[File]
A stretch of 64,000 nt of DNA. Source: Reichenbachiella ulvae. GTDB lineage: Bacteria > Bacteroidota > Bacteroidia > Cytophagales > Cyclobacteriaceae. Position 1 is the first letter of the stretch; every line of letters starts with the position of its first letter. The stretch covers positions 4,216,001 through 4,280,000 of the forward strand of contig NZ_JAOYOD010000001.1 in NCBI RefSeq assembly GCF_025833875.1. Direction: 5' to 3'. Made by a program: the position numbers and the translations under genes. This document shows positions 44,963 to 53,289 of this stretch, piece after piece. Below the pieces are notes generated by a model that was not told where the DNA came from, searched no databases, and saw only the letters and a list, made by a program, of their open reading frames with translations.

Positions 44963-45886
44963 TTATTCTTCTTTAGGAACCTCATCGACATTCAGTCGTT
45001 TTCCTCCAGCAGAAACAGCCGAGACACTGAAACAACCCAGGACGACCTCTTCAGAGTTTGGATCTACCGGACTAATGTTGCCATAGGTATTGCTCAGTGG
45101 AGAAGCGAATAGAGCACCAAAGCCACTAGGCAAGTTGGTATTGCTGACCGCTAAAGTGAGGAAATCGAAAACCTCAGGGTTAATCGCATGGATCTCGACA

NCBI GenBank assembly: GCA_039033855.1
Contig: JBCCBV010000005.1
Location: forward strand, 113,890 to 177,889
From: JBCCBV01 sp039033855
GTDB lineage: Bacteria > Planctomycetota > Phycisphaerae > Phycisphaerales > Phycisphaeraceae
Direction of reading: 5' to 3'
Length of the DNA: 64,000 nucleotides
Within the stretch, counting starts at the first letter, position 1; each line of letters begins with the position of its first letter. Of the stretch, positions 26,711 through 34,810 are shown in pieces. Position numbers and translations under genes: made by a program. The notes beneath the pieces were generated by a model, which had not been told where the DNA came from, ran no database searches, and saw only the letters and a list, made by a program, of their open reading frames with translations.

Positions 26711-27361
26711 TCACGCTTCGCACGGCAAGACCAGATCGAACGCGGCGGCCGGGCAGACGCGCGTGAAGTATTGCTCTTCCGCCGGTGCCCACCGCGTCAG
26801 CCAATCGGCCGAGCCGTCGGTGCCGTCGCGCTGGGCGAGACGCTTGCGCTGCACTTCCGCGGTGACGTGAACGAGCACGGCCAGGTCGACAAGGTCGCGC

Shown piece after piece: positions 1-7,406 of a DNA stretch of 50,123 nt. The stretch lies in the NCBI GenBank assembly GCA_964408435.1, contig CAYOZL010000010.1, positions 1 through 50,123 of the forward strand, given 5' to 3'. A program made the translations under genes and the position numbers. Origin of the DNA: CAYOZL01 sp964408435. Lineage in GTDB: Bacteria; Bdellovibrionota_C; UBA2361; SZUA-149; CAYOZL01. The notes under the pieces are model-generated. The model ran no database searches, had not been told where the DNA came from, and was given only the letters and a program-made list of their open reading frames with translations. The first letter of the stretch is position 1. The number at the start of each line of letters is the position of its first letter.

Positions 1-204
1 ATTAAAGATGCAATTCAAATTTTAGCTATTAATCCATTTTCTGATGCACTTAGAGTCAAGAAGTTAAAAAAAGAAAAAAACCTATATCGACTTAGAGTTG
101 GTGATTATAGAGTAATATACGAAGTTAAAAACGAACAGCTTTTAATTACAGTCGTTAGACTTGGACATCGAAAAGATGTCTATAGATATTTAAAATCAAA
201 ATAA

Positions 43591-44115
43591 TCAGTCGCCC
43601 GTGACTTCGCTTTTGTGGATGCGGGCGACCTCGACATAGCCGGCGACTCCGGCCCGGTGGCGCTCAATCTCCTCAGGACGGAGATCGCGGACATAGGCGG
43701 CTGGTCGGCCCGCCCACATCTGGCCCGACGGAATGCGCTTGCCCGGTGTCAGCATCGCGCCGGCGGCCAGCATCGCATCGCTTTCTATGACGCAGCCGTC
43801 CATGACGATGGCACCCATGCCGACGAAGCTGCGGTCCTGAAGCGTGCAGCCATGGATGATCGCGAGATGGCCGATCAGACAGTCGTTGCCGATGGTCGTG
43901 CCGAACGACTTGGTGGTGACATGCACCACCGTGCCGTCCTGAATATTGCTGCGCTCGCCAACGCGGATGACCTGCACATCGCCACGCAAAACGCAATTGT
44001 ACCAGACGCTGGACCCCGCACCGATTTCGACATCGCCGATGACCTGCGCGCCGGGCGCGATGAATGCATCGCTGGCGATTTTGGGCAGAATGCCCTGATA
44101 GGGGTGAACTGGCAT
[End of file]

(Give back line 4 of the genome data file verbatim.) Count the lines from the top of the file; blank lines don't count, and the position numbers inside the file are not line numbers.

45001 TTCCTCCAGCAGAAACAGCCGAGACACTGAAACAACCCAGGACGACCTCTTCAGAGTTTGGATCTACCGGACTAATGTTGCCATAGGTATTGCTCAGTGG